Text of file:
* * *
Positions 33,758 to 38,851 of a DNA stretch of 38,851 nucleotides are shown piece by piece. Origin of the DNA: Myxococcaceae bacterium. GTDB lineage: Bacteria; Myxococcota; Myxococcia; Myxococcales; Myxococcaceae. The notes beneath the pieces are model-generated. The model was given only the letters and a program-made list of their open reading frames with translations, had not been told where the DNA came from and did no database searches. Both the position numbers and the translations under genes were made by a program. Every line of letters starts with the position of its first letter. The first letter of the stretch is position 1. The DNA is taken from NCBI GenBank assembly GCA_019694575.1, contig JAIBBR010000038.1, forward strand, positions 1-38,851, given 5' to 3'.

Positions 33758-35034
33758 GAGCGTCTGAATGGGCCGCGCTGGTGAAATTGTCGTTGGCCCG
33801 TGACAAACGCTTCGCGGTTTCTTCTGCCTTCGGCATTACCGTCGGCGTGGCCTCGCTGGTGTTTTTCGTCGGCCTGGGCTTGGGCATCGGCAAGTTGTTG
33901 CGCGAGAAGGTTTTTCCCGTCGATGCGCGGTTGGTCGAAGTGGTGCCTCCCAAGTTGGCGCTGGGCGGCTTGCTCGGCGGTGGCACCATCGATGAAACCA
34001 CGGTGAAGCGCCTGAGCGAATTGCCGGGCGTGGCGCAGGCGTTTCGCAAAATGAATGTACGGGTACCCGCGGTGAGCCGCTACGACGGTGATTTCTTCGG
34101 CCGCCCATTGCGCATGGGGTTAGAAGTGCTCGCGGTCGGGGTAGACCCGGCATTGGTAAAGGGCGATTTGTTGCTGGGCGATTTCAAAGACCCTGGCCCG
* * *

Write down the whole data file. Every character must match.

Positions 33,758 to 38,851 of a DNA stretch of 38,851 nucleotides are shown piece by piece. Origin of the DNA: Myxococcaceae bacterium. GTDB lineage: Bacteria; Myxococcota; Myxococcia; Myxococcales; Myxococcaceae. The notes beneath the pieces are model-generated. The model was given only the letters and a program-made list of their open reading frames with translations, had not been told where the DNA came from and did no database searches. Both the position numbers and the translations under genes were made by a program. Every line of letters starts with the position of its first letter. The first letter of the stretch is position 1. The DNA is taken from NCBI GenBank assembly GCA_019694575.1, contig JAIBBR010000038.1, forward strand, positions 1-38,851, given 5' to 3'.

Positions 33758-35034
33758 GAGCGTCTGAATGGGCCGCGCTGGTGAAATTGTCGTTGGCCCG
33801 TGACAAACGCTTCGCGGTTTCTTCTGCCTTCGGCATTACCGTCGGCGTGGCCTCGCTGGTGTTTTTCGTCGGCCTGGGCTTGGGCATCGGCAAGTTGTTG
33901 CGCGAGAAGGTTTTTCCCGTCGATGCGCGGTTGGTCGAAGTGGTGCCTCCCAAGTTGGCGCTGGGCGGCTTGCTCGGCGGTGGCACCATCGATGAAACCA
34001 CGGTGAAGCGCCTGAGCGAATTGCCGGGCGTGGCGCAGGCGTTTCGCAAAATGAATGTACGGGTACCCGCGGTGAGCCGCTACGACGGTGATTTCTTCGG
34101 CCGCCCATTGCGCATGGGGTTAGAAGTGCTCGCGGTCGGGGTAGACCCGGCATTGGTAAAGGGCGATTTGTTGCTGGGCGATTTCAAAGACCCTGGCCCG